- Having strong authentication mechanisms to prevent malicious actors from gaining access to banking systems or information.
- A strong process for managing system and software inventories.
- A strong system development lifecycle that requires regular maintenance, patching, timely updates, and disposition at end-of-life.
- Identification of vendors that may have access to data and control systems, and who perform key operations.
- Understand remote access, system interfaces, access entitlements, the third party’s ability to implement the appropriate controls to manage risk and security, and responsibilities of the third-party and bank in the case of an incident, before entering into any relationship.
- Implement appropriate operational controls and processes, and regularly validate the operational resilience of the enterprise, to ensure customer service continuity as well as fulfilling interdependent operations of the financial system.
- Designation by bank management of appropriate personnel for key responses, including personnel from operations, business units, public affairs, and legal, as well as personnel for coordination with service providers, law enforcement, and other government entities.
- Properly manage the risks involved in relying on third-party service providers for payments, transaction processing, maintaining sensitive information, and other critical functions.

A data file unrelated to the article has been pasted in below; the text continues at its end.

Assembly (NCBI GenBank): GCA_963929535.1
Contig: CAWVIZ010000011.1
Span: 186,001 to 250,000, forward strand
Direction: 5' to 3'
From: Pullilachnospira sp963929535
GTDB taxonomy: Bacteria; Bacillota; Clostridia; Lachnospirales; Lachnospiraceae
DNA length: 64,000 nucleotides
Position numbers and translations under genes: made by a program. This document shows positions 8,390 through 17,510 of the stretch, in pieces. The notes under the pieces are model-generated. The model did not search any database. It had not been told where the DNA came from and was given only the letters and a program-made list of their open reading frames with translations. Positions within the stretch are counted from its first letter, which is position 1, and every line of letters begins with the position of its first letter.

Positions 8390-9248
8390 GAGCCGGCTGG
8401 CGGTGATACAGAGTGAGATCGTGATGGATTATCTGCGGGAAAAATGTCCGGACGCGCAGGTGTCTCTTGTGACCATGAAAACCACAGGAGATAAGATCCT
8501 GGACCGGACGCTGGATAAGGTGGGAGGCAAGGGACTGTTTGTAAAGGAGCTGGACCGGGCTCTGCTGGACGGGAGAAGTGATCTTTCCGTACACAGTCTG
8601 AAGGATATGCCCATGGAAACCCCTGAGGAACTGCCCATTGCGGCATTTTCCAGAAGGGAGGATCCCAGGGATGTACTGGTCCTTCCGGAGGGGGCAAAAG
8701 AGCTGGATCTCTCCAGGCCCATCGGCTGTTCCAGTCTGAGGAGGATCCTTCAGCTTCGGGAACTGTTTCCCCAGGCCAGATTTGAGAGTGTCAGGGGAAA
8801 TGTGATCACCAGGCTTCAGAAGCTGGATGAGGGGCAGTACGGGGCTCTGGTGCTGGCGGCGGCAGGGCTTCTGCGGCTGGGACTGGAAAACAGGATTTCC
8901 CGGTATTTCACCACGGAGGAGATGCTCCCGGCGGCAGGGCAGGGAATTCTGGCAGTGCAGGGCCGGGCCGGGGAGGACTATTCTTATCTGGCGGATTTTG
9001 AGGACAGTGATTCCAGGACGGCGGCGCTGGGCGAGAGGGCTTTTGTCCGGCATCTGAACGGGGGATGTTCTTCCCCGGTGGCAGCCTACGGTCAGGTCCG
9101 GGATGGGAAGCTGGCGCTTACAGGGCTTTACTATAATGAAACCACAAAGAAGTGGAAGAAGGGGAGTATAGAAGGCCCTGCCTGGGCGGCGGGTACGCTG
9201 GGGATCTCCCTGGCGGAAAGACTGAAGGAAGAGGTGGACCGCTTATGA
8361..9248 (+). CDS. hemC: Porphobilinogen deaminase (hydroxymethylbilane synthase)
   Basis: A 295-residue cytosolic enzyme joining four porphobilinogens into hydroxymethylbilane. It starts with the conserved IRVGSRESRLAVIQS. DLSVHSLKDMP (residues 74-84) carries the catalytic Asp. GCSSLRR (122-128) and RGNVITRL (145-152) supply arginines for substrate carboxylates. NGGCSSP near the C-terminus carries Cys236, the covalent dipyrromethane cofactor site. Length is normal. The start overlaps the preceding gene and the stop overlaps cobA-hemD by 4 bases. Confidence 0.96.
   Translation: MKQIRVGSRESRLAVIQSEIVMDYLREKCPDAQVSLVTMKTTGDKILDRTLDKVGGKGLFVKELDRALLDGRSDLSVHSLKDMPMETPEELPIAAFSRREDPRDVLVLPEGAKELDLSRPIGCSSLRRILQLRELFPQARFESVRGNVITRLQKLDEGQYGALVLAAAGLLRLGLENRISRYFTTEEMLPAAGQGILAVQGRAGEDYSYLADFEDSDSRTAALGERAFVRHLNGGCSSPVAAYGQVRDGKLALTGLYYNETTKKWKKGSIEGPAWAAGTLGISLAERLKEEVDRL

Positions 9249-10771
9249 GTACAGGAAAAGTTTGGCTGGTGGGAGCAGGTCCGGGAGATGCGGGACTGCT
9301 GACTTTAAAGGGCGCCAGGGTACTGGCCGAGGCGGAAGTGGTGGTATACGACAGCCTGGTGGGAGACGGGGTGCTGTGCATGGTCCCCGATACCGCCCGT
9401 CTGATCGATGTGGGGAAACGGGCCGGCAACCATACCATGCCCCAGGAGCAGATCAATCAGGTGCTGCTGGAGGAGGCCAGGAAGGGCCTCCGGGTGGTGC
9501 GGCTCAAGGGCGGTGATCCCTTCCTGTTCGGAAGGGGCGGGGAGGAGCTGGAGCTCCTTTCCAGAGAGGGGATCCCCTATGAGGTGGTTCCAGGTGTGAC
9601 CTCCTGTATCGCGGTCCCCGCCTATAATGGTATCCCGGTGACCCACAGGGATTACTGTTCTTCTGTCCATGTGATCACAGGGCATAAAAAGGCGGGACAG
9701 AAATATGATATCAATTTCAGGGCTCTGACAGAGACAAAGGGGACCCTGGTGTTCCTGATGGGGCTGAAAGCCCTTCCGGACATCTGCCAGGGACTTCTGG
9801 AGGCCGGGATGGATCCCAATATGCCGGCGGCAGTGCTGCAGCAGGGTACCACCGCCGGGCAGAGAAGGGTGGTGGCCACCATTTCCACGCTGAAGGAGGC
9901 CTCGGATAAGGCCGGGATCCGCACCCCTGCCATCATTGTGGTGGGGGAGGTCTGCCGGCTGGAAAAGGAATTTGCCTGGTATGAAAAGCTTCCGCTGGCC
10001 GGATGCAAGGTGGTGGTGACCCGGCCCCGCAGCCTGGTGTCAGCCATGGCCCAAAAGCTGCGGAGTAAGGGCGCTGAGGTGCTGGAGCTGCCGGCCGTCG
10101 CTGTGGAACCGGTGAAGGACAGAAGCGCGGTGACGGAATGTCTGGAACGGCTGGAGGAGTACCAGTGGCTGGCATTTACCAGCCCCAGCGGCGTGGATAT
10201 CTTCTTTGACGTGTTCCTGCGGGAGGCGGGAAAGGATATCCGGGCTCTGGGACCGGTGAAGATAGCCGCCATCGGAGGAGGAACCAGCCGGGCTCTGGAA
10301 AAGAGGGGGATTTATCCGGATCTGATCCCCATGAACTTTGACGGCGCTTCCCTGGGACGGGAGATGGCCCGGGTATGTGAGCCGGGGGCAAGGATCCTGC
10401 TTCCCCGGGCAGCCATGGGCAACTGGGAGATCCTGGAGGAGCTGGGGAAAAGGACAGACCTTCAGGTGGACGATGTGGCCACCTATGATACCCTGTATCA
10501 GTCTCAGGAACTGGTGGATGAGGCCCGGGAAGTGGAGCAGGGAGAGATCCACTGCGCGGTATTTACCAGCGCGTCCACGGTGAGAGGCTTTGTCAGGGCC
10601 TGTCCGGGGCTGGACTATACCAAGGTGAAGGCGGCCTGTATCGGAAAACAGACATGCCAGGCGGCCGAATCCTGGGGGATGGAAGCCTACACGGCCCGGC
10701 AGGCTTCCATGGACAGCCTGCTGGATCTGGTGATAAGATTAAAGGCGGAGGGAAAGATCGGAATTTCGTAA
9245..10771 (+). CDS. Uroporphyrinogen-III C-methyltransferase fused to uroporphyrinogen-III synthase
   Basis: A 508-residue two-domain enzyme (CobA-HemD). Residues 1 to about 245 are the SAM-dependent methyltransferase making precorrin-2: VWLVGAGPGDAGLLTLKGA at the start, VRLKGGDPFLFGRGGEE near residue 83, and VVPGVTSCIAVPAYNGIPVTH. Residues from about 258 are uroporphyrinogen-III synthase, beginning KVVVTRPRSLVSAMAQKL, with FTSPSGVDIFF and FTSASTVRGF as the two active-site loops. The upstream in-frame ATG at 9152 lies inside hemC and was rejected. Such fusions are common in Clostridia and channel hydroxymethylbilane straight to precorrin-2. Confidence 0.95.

3. Challenges in BSA/AML, OFAC, and Consumer Compliance
Banks face many challenges in complying with BSA/AML, OFAC, and Consumer Compliance requirements. Compliance risks continue to evolve.
"Compliance risk related to Bank Secrecy Act/Anti-Money Laundering (BSA/AML) is high as banks remain challenged to effectively manage money laundering risks."
In general, these challenges appear to be related to the increasing sophistication of money launderers and other “bad actors,” rather than a failing on the part of financial institutions. Remember, these risks are present in both traditional products and services, as well as virtual currencies and cryptocurrencies.
In fact, the OCC reports that they have “identified improvements in banks’ BSA/AML risk management systems, including risk assessments, policies and procedures, and associated controls.”
However, where risks exist, they are related to:
- Inadequate customer due diligence and enhanced due diligence.